– A celebration of Kenya’s natural glories debuts in London: artist Camille Wekesa presents vibrant West End exhibition – By James Brewer
One of east Africa’s most dynamic artists is back in London, where she has spent an important part of her career, to curate a new exhibition celebrating the grandeur of nature in her native Kenya.
Camille Wekesa confronts on a magnificent scale through her canvases and murals the desperate need to conserve the shrinking, age-old, tangled rainforest and its wildlife. The lush scenes she renders draw in the viewer to the most intimate depths of untamed woodland.
She is joined by fellow Kenyan painter Ancient Soi for her show, at Deborah Gage (Works of Art) Ltd, 38 Old Bond Street, in London’s west end.
Camille is deeply committed to the endeavour after which she has named the exhibition: Ancient Remnants – Conserving Kenya’s Heritage.
Her work has won praise over the years from the international press, including publications based in east Africa, and Lloyd’s List.
She has beaten a trail through the dense bush not just to convey convincingly the primeval nature of her subject matter, but also to heighten awareness to the widest public rich and poor in Africa and around the world of what is at risk in exploitation that is careless of the environment.
Camille channels much of her energy to supporting the conservation efforts of the Lewa Wildlife Conservancy in Kenya, and the idea for an exhibition of this kind emerged during a conversation with Deborah Gage after the painter had completed a mural for Lewa’s pioneering Conservation Education Centre. The mural contrasted a lively wildlife habitat where flora and fauna flourish, with deforestation and encroachment by human settlement. Typically, in that work she created trees in relief form so that children could feel what it is like to touch bark.
Generously, Camille is devoting part of the proceeds of her London event to Lewa, which is said to be the model for wildlife conservation on private land in eastern Africa. A non-profit venture, Lewa employs more than 300 people and encompasses 62, 000 acres, supporting more than 440 species of birds and 70 types of mammals. Four hours drive from the Kenyan capital, Lewa has its own airstrip and encourages public visits.
Camille told us: “We know that many of Kenya’s natural glories have been lost or diminished over the last few decades, so the commitment of artists to capturing their essence through their creative work and conserving nature’s surviving precious assets is paramount. Artists have a special responsibility and sensitivity to our common heritage and have an important role in ensuring that this trust will be passed on to future generations.”
For the London display, she concentrates on the Kakamega forest which is the easternmost remnant of the once vast lowland Guineo-Congolian woodland ecosystem and home to primates such as the blue monkey and the red tailed monkey, and over 400 species of butterfly species and 360 of birds.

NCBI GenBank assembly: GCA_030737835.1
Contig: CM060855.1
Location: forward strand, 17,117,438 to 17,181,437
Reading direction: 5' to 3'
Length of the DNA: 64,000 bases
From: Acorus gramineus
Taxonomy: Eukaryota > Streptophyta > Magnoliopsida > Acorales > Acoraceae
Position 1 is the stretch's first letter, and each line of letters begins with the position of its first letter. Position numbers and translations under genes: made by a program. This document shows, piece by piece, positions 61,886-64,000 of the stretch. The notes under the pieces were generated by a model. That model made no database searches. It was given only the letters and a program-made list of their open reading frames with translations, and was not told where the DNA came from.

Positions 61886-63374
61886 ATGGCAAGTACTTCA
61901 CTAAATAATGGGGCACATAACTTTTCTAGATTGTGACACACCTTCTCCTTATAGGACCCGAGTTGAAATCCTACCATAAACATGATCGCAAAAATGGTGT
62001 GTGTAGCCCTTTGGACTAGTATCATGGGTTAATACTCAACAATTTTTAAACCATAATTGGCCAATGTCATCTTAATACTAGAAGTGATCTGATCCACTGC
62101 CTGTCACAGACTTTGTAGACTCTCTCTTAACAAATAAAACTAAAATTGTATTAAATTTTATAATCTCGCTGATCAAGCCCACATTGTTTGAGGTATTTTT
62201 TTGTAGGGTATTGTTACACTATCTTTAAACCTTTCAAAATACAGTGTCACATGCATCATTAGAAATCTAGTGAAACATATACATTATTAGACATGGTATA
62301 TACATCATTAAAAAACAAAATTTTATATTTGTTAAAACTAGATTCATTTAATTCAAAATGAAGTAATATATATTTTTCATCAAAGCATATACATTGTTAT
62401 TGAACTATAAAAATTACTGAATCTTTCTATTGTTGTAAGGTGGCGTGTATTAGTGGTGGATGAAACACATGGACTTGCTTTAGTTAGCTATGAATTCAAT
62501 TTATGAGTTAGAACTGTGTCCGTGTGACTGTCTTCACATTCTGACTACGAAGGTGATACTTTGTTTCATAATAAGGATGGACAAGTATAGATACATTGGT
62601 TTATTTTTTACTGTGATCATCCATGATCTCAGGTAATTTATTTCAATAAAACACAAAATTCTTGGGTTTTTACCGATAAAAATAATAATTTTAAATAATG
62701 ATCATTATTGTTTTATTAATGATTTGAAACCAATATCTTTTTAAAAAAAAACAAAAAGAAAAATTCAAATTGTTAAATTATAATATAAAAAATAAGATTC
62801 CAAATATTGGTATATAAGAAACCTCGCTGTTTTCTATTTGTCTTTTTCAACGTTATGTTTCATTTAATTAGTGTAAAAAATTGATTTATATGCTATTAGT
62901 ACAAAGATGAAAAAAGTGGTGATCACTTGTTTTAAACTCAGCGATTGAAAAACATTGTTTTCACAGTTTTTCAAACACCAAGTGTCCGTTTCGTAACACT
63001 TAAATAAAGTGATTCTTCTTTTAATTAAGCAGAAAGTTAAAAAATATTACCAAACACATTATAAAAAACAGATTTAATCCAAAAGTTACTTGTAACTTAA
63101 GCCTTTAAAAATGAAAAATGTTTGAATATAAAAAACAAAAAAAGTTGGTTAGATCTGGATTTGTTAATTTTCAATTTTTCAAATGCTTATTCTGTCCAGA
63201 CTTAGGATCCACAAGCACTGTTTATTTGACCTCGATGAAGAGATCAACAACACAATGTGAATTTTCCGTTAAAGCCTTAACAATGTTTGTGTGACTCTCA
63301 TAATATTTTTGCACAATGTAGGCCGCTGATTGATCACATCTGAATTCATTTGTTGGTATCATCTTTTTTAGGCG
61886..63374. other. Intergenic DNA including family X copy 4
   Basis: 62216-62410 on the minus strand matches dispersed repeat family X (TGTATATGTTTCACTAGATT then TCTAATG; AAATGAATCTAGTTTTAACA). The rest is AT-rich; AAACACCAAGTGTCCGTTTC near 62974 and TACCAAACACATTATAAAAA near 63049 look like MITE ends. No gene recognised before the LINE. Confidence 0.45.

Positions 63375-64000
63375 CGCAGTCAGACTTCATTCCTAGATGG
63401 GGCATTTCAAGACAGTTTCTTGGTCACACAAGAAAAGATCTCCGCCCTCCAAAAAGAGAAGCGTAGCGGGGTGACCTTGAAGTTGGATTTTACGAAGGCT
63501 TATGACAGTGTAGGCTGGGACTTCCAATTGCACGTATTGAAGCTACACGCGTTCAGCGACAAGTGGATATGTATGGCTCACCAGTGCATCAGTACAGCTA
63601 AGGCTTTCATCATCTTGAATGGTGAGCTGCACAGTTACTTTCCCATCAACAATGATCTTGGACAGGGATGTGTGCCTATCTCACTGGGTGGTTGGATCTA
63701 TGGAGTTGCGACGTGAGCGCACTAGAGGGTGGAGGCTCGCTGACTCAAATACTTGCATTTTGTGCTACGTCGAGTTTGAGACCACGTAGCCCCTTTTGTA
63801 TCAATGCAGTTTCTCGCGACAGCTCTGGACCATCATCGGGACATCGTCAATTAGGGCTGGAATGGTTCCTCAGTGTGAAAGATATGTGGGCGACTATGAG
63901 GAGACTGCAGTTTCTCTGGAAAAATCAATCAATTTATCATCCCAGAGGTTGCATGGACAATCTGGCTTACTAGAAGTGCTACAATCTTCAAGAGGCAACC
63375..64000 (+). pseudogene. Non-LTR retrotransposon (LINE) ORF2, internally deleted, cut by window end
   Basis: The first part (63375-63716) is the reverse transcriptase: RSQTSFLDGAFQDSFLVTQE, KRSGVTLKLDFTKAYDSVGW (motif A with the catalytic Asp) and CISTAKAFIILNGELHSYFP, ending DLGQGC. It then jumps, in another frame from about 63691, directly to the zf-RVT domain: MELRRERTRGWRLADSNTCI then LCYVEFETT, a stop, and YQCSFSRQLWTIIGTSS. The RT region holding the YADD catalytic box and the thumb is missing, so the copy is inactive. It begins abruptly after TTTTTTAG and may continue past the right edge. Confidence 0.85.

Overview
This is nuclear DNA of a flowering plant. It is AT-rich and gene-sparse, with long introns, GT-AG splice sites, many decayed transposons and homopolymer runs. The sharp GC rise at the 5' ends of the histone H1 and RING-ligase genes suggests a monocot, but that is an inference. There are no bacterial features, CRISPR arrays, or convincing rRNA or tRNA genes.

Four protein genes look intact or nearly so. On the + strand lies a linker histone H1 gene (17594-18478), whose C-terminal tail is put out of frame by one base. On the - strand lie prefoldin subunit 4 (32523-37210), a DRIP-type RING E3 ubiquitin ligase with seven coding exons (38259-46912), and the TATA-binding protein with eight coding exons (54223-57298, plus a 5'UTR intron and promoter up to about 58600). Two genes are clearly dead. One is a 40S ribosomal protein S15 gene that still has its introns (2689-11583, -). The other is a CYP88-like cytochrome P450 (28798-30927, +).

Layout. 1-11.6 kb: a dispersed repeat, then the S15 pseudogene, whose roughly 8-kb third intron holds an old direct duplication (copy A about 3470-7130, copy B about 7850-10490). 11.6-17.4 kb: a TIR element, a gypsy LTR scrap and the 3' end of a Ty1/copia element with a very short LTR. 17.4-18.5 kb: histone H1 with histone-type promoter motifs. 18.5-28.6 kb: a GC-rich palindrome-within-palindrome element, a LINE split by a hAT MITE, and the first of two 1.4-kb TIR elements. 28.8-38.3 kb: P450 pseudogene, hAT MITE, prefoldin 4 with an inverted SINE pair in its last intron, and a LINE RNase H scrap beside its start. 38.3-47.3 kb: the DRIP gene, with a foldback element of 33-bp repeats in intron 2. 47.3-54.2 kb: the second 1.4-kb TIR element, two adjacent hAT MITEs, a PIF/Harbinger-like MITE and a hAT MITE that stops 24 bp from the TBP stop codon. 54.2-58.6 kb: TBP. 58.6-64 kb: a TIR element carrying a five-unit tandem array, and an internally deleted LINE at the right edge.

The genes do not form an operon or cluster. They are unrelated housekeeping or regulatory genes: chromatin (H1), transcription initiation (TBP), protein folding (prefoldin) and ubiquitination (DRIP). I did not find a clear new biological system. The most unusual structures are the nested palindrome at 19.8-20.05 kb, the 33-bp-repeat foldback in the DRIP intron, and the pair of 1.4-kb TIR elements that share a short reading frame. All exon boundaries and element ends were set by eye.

Camille endorses Kenya’s ambition to bring its forest cover back to the required 10% (currently 2%) as projected in Vision 2030, a development programme to transform Kenya into a middle-income status country.
Camille, who studied art and design in Florence, Milan and Rome, works primarily as a mural artist in Kenya and in Europe, boldly transforming rooms in private houses into tropical forest hideaways dominated by elephant tusk arcades or banana tree lobbies complete with depicitions of monkeys and parrots. Her clients have included members of the Wildenstein art-gallery dynasty (for whom she painted six rooms at their ranch in Nanyuki); Coca Cola Africa for whom she organised the purchase and documentation of over 180 works of African art and was commissioned to paint a boardroom mural; and hotel and other commercial interests. She organised and curated the Contemporary Kenya art show at the Ensign gallery in London in 2004 and showcased Kenyan artists at two London art fairs.
Ancient Soi, whose name chimes perfectly with the title of the show, is among the first of the modern generation of Kenyan painters. He began showing his work in city markets among fruit and kitchenware before being discovered by a leading gallery in Nairobi. Since then he has exhibited widely in Europe and in the US. His colourful and fantastic landscapes bustle with wildlife as in an unspoilt paradise, zebra and antelopes bounding across the plains watched by owls, birds and rabbits.
With this London occasion, Camille is using every opportunity to raise the debate as to how African landscapes can be depicted and conserved on canvas for future generations while having relevance to the international art context; and how more art can be seen by African people not just in museums and galleries but in rural and slum areas.
Ancient Remnants – Conserving Kenya’s Heritage. Deborah Gage (Works of Art) 38 Old Bond Street, London W1.November 15-20, 2012.